Continued progress in the prevention of nail gun injuries among apprentice carpenters: what will it take to see wider spread injury reductions?

J Safety Res. 2010 Jun;41(3):241-5. doi: 10.1016/j.jsr.2010.01.005. Epub 2010 Apr 18.


Problem: Nail guns are a common source of acute, and potentially serious, injury in residential construction.

Method: Data on nail gun injuries, hours worked and hours of tool use were collected in 2008 from union apprentice carpenters (n=464) through classroom surveys; this completed four years of serial cross-sectional data collection from apprentices. A predictive model of injury risk was constructed using Poisson regression.

Results: Injury rates declined 55% from baseline measures in 2005 with early training and increased use of tools with sequential actuation. Injury rates declined among users of tools with both actuation systems, but the rates of injury were consistently twice as high among those using tools with contact trip triggers. DISCUSSION AND IMPACT: Nail gun injuries can be reduced markedly through early training and use of tools with sequential actuation. These successful efforts need to be diffused broadly, including to the non-union sector.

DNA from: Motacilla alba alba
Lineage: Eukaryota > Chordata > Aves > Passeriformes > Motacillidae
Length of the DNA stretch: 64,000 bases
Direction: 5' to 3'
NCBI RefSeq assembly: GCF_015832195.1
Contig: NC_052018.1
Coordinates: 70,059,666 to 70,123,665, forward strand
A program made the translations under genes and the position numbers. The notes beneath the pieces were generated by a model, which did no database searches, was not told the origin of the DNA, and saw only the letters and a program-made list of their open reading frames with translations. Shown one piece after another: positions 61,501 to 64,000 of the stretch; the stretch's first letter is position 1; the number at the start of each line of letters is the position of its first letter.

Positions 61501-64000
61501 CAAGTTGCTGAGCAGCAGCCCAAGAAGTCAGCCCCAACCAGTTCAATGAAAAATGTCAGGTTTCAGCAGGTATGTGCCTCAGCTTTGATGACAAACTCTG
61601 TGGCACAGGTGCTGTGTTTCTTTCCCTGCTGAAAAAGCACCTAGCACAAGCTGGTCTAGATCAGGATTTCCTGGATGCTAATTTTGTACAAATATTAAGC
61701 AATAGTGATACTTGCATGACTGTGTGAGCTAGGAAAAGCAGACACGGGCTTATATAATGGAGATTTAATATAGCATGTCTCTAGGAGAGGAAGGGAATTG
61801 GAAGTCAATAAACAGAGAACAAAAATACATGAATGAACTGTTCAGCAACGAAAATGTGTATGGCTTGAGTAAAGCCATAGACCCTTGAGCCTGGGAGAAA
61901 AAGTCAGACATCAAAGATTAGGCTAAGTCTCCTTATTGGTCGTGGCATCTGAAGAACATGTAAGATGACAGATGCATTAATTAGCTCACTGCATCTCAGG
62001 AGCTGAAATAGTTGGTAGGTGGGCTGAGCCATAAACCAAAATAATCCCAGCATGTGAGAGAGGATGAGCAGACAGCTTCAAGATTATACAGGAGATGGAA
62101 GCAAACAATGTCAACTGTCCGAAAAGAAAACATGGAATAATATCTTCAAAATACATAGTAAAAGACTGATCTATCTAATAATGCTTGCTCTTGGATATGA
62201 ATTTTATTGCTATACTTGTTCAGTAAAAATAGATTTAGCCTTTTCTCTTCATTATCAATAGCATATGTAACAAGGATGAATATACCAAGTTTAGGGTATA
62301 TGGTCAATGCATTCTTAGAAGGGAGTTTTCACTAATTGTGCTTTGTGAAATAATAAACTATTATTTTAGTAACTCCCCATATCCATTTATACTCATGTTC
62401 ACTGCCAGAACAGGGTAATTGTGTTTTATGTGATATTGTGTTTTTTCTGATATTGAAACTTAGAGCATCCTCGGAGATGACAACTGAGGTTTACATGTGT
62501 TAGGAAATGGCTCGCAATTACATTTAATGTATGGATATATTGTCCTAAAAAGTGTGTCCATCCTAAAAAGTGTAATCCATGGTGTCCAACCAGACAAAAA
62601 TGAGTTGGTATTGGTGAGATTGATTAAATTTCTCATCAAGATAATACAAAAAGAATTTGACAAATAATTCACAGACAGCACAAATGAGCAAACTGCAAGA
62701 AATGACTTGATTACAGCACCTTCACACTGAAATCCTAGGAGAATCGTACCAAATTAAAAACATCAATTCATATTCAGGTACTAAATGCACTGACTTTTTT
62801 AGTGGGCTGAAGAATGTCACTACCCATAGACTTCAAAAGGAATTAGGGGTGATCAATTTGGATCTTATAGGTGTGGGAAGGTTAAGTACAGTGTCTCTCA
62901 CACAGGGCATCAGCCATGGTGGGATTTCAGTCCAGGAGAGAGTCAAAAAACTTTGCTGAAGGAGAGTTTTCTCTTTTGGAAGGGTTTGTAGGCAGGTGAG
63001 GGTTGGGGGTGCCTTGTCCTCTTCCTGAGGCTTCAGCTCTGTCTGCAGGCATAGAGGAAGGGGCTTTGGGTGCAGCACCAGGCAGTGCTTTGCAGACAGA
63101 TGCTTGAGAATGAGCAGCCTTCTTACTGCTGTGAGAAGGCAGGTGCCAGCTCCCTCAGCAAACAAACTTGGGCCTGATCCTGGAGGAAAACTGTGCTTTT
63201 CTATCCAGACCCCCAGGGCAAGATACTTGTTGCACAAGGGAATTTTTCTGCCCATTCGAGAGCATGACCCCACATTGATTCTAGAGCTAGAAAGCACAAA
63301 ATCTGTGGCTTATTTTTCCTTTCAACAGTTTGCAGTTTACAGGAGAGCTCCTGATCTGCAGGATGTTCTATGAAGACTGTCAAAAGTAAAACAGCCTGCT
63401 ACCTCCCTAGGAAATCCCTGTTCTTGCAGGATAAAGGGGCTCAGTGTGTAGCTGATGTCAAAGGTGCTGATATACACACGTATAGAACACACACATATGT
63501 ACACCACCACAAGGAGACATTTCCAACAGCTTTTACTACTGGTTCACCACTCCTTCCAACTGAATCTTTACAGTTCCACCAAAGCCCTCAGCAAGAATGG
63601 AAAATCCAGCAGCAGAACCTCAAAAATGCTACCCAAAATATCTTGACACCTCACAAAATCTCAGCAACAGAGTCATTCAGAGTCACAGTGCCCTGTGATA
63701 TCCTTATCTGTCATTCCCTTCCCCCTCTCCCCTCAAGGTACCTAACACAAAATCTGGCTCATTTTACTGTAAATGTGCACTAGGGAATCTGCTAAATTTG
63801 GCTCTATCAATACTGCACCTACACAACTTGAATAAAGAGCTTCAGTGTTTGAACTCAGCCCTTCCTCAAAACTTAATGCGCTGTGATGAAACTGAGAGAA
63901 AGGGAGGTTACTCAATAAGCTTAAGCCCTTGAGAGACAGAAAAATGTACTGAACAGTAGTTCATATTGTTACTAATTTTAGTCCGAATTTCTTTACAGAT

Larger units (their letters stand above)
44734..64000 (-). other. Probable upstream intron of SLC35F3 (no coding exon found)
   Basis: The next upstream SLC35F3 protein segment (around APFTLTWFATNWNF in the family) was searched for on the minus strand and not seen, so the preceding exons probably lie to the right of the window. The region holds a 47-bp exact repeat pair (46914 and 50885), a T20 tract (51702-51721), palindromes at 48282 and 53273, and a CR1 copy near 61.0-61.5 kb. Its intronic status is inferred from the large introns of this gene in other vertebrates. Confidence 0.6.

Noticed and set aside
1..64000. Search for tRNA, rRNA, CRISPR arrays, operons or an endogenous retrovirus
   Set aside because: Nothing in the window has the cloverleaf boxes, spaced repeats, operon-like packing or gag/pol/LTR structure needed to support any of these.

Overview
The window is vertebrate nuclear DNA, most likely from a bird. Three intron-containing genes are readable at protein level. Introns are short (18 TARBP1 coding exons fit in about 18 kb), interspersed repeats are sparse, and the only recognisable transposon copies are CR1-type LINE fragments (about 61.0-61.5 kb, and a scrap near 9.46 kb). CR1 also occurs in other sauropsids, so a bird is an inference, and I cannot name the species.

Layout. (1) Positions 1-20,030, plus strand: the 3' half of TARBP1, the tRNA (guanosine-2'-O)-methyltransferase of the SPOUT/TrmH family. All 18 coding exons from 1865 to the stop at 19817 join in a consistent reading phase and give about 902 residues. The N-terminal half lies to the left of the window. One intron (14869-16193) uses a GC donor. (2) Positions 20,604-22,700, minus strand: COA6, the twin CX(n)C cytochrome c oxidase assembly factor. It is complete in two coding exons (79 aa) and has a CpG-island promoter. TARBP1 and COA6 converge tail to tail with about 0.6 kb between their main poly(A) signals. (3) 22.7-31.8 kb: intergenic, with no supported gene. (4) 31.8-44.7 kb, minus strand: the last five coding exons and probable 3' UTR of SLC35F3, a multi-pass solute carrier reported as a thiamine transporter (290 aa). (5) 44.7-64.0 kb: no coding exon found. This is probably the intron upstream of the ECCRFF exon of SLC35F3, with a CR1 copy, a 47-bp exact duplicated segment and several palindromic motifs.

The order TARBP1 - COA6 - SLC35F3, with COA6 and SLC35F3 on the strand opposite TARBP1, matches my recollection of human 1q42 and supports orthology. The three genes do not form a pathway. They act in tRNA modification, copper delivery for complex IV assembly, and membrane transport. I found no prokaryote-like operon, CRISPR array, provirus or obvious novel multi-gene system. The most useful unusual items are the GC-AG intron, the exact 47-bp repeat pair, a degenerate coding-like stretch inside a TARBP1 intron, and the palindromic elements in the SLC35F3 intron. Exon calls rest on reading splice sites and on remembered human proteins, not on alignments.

Publication types

  • Research Support, N.I.H., Extramural

MeSH terms

  • Accidents, Occupational / prevention & control*
  • Confidence Intervals
  • Construction Materials / adverse effects
  • Cross-Sectional Studies
  • Data Collection
  • Equipment and Supplies / adverse effects
  • Health Promotion
  • Humans
  • Occupational Health* / statistics & numerical data
  • Poisson Distribution
  • Safety Management / methods*
  • Social Marketing
  • United States / epidemiology
  • Wounds, Penetrating / epidemiology
  • Wounds, Penetrating / etiology
  • Wounds, Penetrating / prevention & control*